DOI: 10.1161/str.55.suppl_1.wp278 ISSN: 0039-2499

Abstract WP278: Trends in GLP1RA and SGLT2i Use in Ischemic Stroke Patients With Diabetes

Matthew R Yanus, Angela Salemi, Riya Bhavsar, Tony Zhang, Charles D McCane, Alan P Pan, Farhaan Vahidy, Rajan R Gadhia
  • Advanced and Specialized Nursing
  • Cardiology and Cardiovascular Medicine
  • Neurology (clinical)

Background: The current AHA stroke prevention guidelines give Class 1 recommendations that patients with AIS and diabetes should receive glucose-lowering agents with cardiovascular benefit to reduce risk of MACE. The ADA recommends in patients with ASCVD, when prevention of further vascular events is the priority, a GLP1RA should be added; and when concern for heart failure or chronic kidney disease is the priority, a SGLT2i should be added.

Objective: Among a cohort of patients with diabetes presenting with AIS, we analyzed rates of GLP1RA and SGLT2i use during hospitalization and/or outpatient follow-up.

Methods: A retrospective review of AIS patients at a comprehensive stroke center between May 2016 and October 2022 was conducted using an institutional registry. Patients were identified to have diabetes as derived by the Charlson Comorbidity Index ICD 10 codes E10 through E14. We then identified patients receiving GLP1RA or SGLT2i and evaluated trends over time.

Results: 4131 patients were identified of which 2045 (49.4%) had a diagnosis of diabetes. Of these patients 60/2045 (2.9%) were on GLP1RA while 35/2045 (1.7%) were on SGTLi for total of 4.6%. Annual trends were 2016 6/220 (2.7%) and 1/220 (0.4%), in 2017 6/347 (1.7%) and 3/347 (0.8%), in 2018 6/377 (1.6%) and 5/377 (1.3%), in 2019 3/240 (1.2%) and 1/240 (0.4%), in 2020 9/335 (2.7%) and 10/335 (3.0%), in 2021 11/322 (3.4%) and 10/322 (3.1%), in 2022 19/205 (9.2%) and 5/205 (2.4%) for GLP1RA and SGLT2i, respectively.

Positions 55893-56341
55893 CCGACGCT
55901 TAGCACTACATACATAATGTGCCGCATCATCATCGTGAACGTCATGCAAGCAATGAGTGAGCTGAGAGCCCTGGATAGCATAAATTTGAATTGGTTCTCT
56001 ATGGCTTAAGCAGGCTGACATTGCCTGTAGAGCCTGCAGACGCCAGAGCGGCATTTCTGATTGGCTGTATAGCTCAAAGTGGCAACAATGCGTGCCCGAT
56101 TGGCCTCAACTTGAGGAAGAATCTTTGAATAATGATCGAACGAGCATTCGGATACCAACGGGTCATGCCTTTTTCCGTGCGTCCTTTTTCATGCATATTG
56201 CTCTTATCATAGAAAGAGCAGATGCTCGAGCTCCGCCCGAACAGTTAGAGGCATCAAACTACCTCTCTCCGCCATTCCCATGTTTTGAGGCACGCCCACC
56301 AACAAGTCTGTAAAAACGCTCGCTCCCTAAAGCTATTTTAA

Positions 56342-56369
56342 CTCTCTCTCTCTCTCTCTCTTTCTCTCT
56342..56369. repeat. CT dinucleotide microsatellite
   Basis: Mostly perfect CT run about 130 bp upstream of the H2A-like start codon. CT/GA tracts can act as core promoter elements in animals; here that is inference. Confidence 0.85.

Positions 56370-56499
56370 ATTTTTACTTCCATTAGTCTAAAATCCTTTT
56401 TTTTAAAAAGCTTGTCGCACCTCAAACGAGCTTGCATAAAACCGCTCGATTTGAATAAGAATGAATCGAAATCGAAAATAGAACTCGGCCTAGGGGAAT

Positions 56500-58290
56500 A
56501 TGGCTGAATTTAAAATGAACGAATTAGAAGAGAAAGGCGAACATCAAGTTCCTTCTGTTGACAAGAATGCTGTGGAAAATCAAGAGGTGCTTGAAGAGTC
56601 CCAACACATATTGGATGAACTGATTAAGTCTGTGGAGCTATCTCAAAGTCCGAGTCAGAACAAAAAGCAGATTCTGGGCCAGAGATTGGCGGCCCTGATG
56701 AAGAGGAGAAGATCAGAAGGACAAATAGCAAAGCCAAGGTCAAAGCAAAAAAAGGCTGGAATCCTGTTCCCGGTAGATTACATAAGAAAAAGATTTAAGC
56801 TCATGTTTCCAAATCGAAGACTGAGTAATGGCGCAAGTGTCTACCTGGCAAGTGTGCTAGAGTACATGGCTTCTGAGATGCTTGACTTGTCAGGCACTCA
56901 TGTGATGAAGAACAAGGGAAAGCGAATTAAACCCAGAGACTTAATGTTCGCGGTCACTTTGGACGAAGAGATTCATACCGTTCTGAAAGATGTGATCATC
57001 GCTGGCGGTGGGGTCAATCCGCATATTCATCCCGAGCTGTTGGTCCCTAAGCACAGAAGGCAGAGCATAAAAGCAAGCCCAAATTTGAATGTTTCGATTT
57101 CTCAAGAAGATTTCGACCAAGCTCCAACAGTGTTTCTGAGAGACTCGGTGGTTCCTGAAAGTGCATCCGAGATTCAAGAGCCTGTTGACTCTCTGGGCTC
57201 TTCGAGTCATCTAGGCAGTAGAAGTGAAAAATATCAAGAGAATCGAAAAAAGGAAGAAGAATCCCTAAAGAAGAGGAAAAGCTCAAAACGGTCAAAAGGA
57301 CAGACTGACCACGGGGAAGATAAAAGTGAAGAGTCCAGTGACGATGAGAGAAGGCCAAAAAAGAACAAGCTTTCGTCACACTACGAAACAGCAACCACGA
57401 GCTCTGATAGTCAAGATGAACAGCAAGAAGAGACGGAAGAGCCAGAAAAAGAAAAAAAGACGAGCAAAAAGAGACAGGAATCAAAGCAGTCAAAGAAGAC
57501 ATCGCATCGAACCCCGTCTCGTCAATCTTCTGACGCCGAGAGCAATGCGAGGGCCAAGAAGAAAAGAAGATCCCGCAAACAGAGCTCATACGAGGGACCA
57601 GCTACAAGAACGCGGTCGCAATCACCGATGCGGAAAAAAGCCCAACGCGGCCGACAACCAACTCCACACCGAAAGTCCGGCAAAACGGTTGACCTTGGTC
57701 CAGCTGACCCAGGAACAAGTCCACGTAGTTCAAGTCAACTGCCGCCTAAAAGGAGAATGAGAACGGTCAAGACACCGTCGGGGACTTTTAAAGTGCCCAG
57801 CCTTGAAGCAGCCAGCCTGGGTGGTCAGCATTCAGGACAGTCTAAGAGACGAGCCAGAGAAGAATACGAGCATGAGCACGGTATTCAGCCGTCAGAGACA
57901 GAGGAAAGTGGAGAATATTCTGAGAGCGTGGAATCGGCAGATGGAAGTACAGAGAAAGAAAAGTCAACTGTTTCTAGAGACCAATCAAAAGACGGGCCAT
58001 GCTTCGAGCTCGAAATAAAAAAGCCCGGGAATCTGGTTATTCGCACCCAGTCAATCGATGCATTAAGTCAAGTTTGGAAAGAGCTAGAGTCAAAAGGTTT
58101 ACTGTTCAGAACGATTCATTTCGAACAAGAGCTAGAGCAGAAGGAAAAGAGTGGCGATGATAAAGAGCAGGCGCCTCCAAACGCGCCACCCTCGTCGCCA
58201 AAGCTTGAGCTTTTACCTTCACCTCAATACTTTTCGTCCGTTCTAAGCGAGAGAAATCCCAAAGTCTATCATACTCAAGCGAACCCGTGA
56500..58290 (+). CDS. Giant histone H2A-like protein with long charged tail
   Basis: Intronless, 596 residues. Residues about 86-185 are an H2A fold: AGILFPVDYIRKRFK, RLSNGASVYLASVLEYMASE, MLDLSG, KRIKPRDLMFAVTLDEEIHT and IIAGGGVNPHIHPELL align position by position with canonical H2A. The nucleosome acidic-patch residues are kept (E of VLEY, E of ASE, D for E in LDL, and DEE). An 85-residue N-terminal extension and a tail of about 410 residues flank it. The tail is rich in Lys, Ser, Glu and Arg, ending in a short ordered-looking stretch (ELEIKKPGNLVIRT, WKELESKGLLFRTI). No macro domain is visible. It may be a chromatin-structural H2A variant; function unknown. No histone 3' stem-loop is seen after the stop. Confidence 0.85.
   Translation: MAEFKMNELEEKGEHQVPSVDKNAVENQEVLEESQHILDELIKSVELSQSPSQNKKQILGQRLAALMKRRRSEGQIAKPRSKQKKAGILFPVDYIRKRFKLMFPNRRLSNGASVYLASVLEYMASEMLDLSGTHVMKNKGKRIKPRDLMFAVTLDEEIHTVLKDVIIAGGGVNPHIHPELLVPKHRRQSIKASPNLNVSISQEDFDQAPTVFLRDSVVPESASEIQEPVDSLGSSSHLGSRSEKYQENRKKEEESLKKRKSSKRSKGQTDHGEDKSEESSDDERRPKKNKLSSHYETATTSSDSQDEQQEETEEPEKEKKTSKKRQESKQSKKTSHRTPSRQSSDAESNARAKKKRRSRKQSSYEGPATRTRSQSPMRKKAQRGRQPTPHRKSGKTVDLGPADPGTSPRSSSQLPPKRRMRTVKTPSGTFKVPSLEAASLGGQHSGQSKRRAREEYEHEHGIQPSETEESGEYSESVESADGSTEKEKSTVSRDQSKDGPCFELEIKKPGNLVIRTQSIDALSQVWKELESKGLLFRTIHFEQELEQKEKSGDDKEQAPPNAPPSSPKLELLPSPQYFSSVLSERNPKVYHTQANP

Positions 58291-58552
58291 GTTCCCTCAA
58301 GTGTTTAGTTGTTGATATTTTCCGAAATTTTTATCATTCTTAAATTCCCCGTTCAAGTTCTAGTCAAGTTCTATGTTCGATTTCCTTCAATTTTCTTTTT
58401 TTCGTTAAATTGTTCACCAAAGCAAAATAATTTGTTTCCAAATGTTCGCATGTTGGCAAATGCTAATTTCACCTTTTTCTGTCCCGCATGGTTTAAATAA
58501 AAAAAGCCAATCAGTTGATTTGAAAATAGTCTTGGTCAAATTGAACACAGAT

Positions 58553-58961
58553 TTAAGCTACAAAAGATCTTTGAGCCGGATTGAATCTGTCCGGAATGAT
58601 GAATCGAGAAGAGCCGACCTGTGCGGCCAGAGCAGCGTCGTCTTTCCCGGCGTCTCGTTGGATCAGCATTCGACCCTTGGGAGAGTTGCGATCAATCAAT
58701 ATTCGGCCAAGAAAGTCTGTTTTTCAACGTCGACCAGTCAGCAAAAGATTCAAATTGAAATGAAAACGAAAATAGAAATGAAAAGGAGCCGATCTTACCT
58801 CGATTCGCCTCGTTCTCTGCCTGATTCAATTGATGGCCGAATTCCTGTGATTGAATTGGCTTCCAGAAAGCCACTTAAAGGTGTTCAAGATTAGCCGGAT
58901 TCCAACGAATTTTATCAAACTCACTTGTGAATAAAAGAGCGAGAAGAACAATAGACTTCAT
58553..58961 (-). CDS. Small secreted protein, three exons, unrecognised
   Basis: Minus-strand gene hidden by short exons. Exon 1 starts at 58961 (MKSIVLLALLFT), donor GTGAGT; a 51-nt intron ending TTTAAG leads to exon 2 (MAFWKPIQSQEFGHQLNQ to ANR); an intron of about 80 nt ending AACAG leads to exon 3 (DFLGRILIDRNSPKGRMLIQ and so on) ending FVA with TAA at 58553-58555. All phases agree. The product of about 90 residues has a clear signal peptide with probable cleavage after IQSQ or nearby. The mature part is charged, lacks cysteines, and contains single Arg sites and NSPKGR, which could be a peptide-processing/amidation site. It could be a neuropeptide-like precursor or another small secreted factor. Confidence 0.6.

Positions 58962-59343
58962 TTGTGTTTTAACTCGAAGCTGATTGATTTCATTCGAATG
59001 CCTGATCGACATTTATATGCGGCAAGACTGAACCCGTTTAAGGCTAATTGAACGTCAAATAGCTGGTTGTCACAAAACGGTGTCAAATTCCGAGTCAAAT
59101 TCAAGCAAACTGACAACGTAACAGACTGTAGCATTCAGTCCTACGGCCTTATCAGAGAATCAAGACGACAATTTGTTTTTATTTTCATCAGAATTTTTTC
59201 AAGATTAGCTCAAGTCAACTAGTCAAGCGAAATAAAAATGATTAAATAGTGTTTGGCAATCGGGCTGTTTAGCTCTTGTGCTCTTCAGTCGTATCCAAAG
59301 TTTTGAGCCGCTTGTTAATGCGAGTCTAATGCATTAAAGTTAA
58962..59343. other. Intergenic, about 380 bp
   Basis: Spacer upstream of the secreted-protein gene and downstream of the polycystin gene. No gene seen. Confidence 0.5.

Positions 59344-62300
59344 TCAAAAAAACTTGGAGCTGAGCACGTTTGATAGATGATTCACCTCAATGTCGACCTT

Conclusions: In this retrospective analysis of 4131 AIS cases, use of GLP1RA and SGLT2i prior to 2019 remained around 2-3%. Following publication of the 2021 stroke prevention guidelines, GLP1RA use increased in 2022 to 9%. However, the study highlights the still-low rates of use of secondary MACE prevention despite Class 1 recommendations. This analysis serves as a call to attention that improving treatment of diabetes with ASCVD risk-reduction is a potential area of improvement.

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